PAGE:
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Bowling, billiards, burgers and beer. FX Networks took a typically offbeat approach to its upfront event on Wednesday night, hosting a gathering at Manhattan’s Lucky Strike bowling alley.

A slew of FX stars and producers took to the lanes, and some even kept the balls out of the gutter. Holly Taylor and Keidrich Sellati, better known as teenagers Paige and Henry from “The Americans,” impressed with their skills on the pool table. The pair’s TV father, Matthew Rhys, was peppered with questions about the any-day-now birth of his child with his “Americans” co-star Keri Russell (who not surprisingly skipped the party).

“People V. O.J. Simpson” stars Sarah Paulson, Sterling Brown and Courtney B. Vance collected compliments on their work in the series. And everybody but everybody wanted to take a selfie with fellow star John Travolta.

But this year’s gathering also had a serious side. The party was preceded by a screening at the Times Square AMC 25 of the final episode of “People V. O.J. Simpson.” The powerful concluding segment of the series that has drawn rave reviews squarely addresses the nation’s thorny racial divide that lay at the heart of the Simpson case.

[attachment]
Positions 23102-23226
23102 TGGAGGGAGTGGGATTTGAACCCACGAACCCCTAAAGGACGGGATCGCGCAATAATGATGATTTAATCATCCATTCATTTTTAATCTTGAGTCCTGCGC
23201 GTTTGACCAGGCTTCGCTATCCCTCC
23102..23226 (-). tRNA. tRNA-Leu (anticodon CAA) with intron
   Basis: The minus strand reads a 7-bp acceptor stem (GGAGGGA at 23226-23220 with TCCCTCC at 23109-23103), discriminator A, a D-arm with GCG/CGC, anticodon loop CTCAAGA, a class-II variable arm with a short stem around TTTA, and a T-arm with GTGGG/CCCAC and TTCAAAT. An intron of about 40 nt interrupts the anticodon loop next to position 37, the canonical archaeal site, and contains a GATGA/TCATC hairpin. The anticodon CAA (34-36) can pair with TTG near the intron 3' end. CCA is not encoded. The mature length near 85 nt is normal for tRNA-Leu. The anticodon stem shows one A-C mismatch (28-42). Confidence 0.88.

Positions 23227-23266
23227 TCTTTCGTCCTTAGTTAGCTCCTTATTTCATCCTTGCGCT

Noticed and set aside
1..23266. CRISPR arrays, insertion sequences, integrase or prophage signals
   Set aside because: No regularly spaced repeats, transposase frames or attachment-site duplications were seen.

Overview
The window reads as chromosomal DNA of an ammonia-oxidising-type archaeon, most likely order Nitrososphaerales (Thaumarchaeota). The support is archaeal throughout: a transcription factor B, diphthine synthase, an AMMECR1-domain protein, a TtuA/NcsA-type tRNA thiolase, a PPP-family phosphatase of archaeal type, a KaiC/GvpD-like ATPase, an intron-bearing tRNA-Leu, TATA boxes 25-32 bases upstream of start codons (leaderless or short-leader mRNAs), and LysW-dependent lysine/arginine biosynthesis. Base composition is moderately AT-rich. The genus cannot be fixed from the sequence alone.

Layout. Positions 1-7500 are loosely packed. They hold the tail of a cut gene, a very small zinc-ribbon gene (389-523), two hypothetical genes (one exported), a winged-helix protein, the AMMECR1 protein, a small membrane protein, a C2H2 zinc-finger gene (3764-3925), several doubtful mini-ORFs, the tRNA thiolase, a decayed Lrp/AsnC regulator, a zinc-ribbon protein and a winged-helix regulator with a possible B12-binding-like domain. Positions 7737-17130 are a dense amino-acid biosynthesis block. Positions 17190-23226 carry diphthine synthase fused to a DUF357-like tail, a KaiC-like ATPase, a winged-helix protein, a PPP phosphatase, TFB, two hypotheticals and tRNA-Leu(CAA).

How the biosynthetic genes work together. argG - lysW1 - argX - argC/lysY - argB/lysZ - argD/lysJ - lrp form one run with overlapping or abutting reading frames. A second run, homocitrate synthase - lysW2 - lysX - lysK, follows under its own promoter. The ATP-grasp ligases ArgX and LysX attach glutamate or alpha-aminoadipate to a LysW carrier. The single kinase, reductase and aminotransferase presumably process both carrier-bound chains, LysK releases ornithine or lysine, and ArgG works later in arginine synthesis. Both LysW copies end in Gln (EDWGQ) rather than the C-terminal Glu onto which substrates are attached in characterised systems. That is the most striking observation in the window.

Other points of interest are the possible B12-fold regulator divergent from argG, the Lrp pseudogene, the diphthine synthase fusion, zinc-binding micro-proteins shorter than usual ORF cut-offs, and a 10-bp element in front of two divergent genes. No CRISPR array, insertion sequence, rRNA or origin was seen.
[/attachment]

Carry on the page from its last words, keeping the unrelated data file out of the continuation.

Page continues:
John Landgraf, CEO of FX Networks, hailed “People V. O.J. Simpson” as the kind of meaningful television “that makes people think and talk about issues,” contributing to the current robust cultural conversation about race and the criminal justice system.

In particular, Landgraf said “People V. O.J. Simpson” excelled at presenting differing viewpoints on the merits of the prosecution’s case against Simpson, perspectives that were frequently skewed along racial lines.

Landgraf noted that the nation’s struggle with racially motivated police brutality and misconduct has “not gotten better in the last 21 years” since the trial ended. “We hope that it will get better in the next 21 years, but that will happen only if we acknowledge and talk about these issues.”

(Pictured: John Landgraf, Cuba Gooding Jr. and John Travolta)